Has incorporated the practices and norms of the natural scientific model and of positivism in particular; has rejected the practices and norms of the natural scientific model and of positivism in particular in preference for an emphasis on the ways in which individuals interpret their social world;
Embodies a view of social reality as an external, objective reality. embodies a view of social reality as a constantly shifting emergent property of individuals’ creation.

Social Research Strategy

Fundamental differences- Quantitative vs. Qualitative research strategies
Quantitative Qualitative
Principal orientation to the relationship between theory and research; Deductive; testing of theory inductive; generation of theory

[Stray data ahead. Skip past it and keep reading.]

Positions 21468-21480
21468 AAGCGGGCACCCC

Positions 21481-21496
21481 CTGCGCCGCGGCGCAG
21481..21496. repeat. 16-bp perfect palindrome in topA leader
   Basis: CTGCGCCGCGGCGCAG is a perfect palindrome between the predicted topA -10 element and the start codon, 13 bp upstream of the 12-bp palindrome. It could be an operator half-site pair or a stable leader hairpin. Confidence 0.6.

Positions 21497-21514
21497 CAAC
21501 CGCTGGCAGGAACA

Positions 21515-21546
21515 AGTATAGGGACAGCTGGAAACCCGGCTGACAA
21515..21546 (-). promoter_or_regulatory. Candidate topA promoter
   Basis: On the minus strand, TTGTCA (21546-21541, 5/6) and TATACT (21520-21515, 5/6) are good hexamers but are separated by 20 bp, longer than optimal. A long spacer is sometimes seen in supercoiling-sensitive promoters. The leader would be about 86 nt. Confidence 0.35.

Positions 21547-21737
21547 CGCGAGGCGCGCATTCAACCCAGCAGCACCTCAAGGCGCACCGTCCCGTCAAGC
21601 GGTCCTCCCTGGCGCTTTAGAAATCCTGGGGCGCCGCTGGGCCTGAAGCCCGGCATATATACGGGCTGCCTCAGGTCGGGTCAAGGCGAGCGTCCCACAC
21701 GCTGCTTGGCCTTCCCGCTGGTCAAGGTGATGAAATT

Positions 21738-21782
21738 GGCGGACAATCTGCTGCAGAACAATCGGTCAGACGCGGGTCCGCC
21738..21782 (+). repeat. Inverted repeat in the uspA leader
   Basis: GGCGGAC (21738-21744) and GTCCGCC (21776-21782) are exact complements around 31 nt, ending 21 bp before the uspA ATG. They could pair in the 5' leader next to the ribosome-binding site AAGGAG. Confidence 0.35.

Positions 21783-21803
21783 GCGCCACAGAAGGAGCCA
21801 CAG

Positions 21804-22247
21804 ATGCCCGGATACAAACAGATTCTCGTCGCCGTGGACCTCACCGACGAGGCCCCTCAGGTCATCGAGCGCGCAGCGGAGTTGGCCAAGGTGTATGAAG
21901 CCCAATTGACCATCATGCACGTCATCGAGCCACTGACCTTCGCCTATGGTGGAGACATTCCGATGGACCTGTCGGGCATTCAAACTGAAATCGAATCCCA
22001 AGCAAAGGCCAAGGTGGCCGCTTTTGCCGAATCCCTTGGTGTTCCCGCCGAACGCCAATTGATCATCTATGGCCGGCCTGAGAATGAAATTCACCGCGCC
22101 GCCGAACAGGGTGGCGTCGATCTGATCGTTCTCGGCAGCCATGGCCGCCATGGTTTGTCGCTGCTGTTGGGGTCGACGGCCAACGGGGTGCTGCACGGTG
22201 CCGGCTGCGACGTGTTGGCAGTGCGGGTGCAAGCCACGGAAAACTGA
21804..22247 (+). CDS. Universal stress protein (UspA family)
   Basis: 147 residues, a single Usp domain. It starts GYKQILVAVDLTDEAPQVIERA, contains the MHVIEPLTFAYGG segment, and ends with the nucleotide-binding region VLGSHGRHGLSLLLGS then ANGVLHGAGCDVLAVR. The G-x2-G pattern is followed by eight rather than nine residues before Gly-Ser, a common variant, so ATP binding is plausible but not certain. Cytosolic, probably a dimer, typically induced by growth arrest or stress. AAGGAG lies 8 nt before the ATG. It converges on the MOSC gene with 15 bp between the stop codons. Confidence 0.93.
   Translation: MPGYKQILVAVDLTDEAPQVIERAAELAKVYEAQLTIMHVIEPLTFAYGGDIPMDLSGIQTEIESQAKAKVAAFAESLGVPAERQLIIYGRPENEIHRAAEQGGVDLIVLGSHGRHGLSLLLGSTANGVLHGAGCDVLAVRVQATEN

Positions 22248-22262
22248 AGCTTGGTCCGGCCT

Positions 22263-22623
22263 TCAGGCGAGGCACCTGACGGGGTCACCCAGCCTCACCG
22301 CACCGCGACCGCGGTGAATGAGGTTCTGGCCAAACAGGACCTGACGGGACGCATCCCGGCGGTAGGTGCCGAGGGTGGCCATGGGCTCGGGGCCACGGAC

Epistemological orientation natural science model in particular positivism interpretivism
Ontological orientation objectivism constructionism

Mixed methods research: research that combines methods associated with both quantitative and qualitative research.

Criteria in Social Research

Validity: the degree to which the measurement process measures the variable that it claims to measure. (integrity of the conclusions generated from a research)

Measurement validity/construct validity Does a measure that is devised of a concept really reflect the concept that it is supposed to be denoting? (e.g., does the IQ test really measure variations in intelligence?)
Internal validity Does a conclusion that incorporates a causal relationship between two or more variable hold?
if we suggest that x causes y, can we  be sure that it is x that is responsible for variation in y and not something else that is producing an apparent causal relationship?
independent variable: the factor that has a causal impact (x) dependent variable: the effect (y)